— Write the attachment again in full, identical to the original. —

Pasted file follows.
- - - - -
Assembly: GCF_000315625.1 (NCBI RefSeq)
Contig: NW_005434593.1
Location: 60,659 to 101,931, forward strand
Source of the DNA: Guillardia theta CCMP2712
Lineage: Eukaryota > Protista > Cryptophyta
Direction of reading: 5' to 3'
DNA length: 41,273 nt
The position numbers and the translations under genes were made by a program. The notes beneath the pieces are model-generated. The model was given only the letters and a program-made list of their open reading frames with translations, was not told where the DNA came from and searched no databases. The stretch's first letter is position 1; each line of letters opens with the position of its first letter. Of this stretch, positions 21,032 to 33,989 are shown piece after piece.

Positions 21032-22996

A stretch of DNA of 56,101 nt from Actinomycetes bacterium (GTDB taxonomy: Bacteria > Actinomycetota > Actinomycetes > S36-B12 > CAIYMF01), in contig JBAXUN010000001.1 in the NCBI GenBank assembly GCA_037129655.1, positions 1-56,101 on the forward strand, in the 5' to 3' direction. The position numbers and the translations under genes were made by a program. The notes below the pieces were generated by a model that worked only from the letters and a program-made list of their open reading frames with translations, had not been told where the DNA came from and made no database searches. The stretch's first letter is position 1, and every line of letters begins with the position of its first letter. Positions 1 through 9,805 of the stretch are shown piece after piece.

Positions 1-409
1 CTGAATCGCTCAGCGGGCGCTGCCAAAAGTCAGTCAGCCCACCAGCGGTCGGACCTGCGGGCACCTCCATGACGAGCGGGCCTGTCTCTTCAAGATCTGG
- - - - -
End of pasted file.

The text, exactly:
Assembly: GCF_000315625.1 (NCBI RefSeq)
Contig: NW_005434593.1
Location: 60,659 to 101,931, forward strand
Source of the DNA: Guillardia theta CCMP2712
Lineage: Eukaryota > Protista > Cryptophyta
Direction of reading: 5' to 3'
DNA length: 41,273 nt
The position numbers and the translations under genes were made by a program. The notes beneath the pieces are model-generated. The model was given only the letters and a program-made list of their open reading frames with translations, was not told where the DNA came from and searched no databases. The stretch's first letter is position 1; each line of letters opens with the position of its first letter. Of this stretch, positions 21,032 to 33,989 are shown piece after piece.

Positions 21032-22996

A stretch of DNA of 56,101 nt from Actinomycetes bacterium (GTDB taxonomy: Bacteria > Actinomycetota > Actinomycetes > S36-B12 > CAIYMF01), in contig JBAXUN010000001.1 in the NCBI GenBank assembly GCA_037129655.1, positions 1-56,101 on the forward strand, in the 5' to 3' direction. The position numbers and the translations under genes were made by a program. The notes below the pieces were generated by a model that worked only from the letters and a program-made list of their open reading frames with translations, had not been told where the DNA came from and made no database searches. The stretch's first letter is position 1, and every line of letters begins with the position of its first letter. Positions 1 through 9,805 of the stretch are shown piece after piece.

Positions 1-409
1 CTGAATCGCTCAGCGGGCGCTGCCAAAAGTCAGTCAGCCCACCAGCGGTCGGACCTGCGGGCACCTCCATGACGAGCGGGCCTGTCTCTTCAAGATCTGG